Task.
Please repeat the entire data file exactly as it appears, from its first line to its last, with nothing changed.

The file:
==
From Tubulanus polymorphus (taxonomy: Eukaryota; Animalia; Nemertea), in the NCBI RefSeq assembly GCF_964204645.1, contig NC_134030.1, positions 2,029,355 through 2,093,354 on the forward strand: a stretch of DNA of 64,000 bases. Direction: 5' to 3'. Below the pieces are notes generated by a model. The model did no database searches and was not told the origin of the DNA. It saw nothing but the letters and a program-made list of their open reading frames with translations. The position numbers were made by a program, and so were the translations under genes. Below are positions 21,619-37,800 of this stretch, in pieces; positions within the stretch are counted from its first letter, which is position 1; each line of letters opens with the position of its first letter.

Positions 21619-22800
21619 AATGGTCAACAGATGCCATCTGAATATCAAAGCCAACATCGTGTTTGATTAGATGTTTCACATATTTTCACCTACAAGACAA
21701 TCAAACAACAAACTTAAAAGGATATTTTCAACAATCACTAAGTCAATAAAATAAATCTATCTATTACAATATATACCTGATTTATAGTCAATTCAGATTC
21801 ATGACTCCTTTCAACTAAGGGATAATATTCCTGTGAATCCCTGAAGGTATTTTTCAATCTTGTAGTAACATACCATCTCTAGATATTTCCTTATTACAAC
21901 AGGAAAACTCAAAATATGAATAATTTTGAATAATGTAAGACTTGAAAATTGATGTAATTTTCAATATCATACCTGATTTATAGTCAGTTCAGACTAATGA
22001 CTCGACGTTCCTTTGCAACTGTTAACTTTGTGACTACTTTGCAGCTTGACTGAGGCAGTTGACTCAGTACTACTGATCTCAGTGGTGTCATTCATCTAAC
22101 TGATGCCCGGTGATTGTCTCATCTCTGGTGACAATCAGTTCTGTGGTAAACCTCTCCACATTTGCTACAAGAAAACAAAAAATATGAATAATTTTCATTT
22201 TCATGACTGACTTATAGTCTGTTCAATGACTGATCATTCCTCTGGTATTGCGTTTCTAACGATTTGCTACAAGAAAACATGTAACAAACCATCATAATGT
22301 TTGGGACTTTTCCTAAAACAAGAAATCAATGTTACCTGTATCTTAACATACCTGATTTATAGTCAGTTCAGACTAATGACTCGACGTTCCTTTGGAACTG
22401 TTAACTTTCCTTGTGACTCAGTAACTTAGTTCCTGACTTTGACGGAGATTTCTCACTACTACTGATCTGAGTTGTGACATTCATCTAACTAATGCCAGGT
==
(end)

From Tubulanus polymorphus (taxonomy: Eukaryota; Animalia; Nemertea), in the NCBI RefSeq assembly GCF_964204645.1, contig NC_134030.1, positions 2,029,355 through 2,093,354 on the forward strand: a stretch of DNA of 64,000 bases. Direction: 5' to 3'. Below the pieces are notes generated by a model. The model did no database searches and was not told the origin of the DNA. It saw nothing but the letters and a program-made list of their open reading frames with translations. The position numbers were made by a program, and so were the translations under genes. Below are positions 21,619-37,800 of this stretch, in pieces; positions within the stretch are counted from its first letter, which is position 1; each line of letters opens with the position of its first letter.

Positions 21619-22800
21619 AATGGTCAACAGATGCCATCTGAATATCAAAGCCAACATCGTGTTTGATTAGATGTTTCACATATTTTCACCTACAAGACAA
21701 TCAAACAACAAACTTAAAAGGATATTTTCAACAATCACTAAGTCAATAAAATAAATCTATCTATTACAATATATACCTGATTTATAGTCAATTCAGATTC
21801 ATGACTCCTTTCAACTAAGGGATAATATTCCTGTGAATCCCTGAAGGTATTTTTCAATCTTGTAGTAACATACCATCTCTAGATATTTCCTTATTACAAC
21901 AGGAAAACTCAAAATATGAATAATTTTGAATAATGTAAGACTTGAAAATTGATGTAATTTTCAATATCATACCTGATTTATAGTCAGTTCAGACTAATGA
22001 CTCGACGTTCCTTTGCAACTGTTAACTTTGTGACTACTTTGCAGCTTGACTGAGGCAGTTGACTCAGTACTACTGATCTCAGTGGTGTCATTCATCTAAC
22101 TGATGCCCGGTGATTGTCTCATCTCTGGTGACAATCAGTTCTGTGGTAAACCTCTCCACATTTGCTACAAGAAAACAAAAAATATGAATAATTTTCATTT
22201 TCATGACTGACTTATAGTCTGTTCAATGACTGATCATTCCTCTGGTATTGCGTTTCTAACGATTTGCTACAAGAAAACATGTAACAAACCATCATAATGT
22301 TTGGGACTTTTCCTAAAACAAGAAATCAATGTTACCTGTATCTTAACATACCTGATTTATAGTCAGTTCAGACTAATGACTCGACGTTCCTTTGGAACTG
22401 TTAACTTTCCTTGTGACTCAGTAACTTAGTTCCTGACTTTGACGGAGATTTCTCACTACTACTGATCTGAGTTGTGACATTCATCTAACTAATGCCAGGT